Six Republican candidates for governor gathered down the street and around the corner from Roy Barnes’ house on Friday, for a forum before the Cobb County Republican Women’s Club.
It was an outdoor affair, on the edge of a golf course with a spectacular view.
Former state Sen. Eric Johnson of Savannah declared that he’s the only one who can beat the former Democratic governor seeking to regain the seat he lost in 2002. State Insurance Commissioner John Oxendine poached on Johnson’s issue of school vouchers.
Former secretary of state Karen Handel declared that her five rivals have already had their chance to fix things in the state Capitol.
Yours truly was the moderator, so here’s a slice of Jon Gillooly’s piece in today’s Marietta Daily Journal:
In an apparent dig at other candidates whose questionable ethical engagements have been duly noted by the media, state Rep. Austin Scott (R-Tifton) said he’s welcomed the press to look into his history and any ethical issues surrounding his actions.
“We’re yet to get that story. I’ve been looking for the front page on Austin Scott and unfortunately if you’re ethical I don’t think you get that,” Scott said.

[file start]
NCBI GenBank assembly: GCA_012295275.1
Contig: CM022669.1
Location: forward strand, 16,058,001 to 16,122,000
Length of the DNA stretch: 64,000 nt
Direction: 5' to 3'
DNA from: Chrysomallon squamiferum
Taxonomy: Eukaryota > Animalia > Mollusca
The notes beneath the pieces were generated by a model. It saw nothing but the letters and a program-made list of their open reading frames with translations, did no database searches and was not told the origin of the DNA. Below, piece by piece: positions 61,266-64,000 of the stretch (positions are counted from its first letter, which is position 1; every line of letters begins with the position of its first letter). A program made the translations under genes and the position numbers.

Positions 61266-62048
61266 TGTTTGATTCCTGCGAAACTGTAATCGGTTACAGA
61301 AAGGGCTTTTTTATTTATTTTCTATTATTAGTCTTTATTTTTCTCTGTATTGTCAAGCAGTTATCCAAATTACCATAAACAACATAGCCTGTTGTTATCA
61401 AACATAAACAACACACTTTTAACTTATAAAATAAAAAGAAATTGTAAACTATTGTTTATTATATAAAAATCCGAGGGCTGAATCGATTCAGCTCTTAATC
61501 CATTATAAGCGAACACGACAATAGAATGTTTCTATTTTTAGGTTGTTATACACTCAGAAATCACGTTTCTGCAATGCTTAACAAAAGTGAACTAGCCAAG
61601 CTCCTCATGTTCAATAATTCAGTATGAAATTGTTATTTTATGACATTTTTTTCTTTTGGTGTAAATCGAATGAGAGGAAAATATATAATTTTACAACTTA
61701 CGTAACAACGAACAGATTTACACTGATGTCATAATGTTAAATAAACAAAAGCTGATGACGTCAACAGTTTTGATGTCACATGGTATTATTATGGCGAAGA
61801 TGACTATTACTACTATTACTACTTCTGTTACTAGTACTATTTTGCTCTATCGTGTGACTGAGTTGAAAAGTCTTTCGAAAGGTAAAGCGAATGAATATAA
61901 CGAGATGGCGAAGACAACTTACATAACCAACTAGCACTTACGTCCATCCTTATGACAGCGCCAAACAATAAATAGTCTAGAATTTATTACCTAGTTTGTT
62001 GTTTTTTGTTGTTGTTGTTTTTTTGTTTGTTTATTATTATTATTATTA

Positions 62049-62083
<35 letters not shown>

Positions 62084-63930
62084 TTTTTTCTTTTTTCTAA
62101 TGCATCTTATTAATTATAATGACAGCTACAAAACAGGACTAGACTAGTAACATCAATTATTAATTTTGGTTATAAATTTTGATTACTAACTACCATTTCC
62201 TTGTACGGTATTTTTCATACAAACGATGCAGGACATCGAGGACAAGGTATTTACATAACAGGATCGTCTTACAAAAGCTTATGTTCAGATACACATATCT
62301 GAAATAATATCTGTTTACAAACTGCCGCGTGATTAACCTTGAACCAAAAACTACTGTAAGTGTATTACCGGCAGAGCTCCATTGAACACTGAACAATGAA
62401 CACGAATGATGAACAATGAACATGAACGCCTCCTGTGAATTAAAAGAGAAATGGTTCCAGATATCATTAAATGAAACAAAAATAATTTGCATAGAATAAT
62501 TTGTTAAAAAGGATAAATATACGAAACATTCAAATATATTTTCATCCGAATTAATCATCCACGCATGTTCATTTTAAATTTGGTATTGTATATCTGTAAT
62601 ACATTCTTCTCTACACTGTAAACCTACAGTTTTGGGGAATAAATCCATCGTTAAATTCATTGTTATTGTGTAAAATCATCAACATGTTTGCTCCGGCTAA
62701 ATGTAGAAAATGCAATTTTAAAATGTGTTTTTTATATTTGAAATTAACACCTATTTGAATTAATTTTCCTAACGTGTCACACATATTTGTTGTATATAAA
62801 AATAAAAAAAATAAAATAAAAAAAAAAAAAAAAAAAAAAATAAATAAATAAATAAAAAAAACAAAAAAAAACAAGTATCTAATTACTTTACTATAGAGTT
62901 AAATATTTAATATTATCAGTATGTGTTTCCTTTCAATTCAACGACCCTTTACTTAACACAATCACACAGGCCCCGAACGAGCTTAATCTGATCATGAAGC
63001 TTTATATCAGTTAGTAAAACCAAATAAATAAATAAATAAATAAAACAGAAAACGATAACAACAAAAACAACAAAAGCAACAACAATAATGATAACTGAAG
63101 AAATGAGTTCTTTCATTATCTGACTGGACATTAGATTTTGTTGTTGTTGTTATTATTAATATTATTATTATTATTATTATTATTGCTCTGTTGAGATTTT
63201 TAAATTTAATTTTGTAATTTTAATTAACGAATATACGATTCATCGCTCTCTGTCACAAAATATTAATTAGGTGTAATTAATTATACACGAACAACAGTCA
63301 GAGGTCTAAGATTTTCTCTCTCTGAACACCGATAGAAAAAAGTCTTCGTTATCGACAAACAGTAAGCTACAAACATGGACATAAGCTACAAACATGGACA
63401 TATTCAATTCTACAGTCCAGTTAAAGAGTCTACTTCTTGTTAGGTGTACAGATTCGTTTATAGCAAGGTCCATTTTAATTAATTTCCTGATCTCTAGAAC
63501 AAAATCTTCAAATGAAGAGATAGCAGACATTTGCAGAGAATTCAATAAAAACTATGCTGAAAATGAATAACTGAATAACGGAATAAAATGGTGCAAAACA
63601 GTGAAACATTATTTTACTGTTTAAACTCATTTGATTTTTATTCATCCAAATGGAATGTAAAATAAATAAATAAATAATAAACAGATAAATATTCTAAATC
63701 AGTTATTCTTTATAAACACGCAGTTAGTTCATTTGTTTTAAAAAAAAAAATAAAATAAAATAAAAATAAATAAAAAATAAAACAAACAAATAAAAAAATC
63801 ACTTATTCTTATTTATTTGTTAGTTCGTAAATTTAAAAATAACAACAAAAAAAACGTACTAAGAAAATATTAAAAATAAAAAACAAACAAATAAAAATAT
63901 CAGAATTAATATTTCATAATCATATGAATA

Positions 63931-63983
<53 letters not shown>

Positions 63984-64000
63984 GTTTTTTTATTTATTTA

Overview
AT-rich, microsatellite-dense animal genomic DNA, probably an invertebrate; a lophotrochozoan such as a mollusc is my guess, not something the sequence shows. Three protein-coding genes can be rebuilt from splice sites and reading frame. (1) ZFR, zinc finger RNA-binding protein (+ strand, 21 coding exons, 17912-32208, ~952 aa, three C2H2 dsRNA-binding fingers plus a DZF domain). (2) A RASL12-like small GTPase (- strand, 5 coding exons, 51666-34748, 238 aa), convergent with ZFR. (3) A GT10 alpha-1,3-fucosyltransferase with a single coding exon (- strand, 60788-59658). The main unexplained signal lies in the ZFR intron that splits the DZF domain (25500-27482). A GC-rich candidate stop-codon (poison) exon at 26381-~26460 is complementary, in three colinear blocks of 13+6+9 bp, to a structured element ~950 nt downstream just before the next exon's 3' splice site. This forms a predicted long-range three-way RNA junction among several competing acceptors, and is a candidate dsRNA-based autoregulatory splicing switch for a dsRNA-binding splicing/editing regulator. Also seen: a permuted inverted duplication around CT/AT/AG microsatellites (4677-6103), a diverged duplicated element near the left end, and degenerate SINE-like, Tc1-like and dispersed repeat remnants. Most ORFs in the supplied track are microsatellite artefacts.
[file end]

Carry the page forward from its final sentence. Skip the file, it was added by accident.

Former U.S. Rep. Nathan Deal of Gainesville has been receiving media attention, which he took issue with.
“Want to know who can beat Roy Barnes? Look at the front page of the (Atlanta newspaper) and see who they think has got the most chance of beating Roy Barnes. Yeah, I’ve been on the front page of the (Atlanta newspaper). I’ll tell you why. Because they know I’m the one who’s most likely to beat him and they’d like to tarnish my reputation at every chance that they can do so. You know when you got folks like George Soros and crew after you, you must be doing something right,” Deal said.
State Sen. Jeff Chapman (R-Brunswick) said it’s great to spout Republican principles, but useless if you’re not going to follow them.
“It’s the character of the governor I think that matters,” Chapman said.
“You know, when a large utility company can walk into the state capitol and bypass the Public Service Commission and put million dollars of rate increases on Georgia, we’re clearly in trouble.
We have to confess that the (Atlanta newspaper) not mentioned above is in fact the Journal-Constitution.
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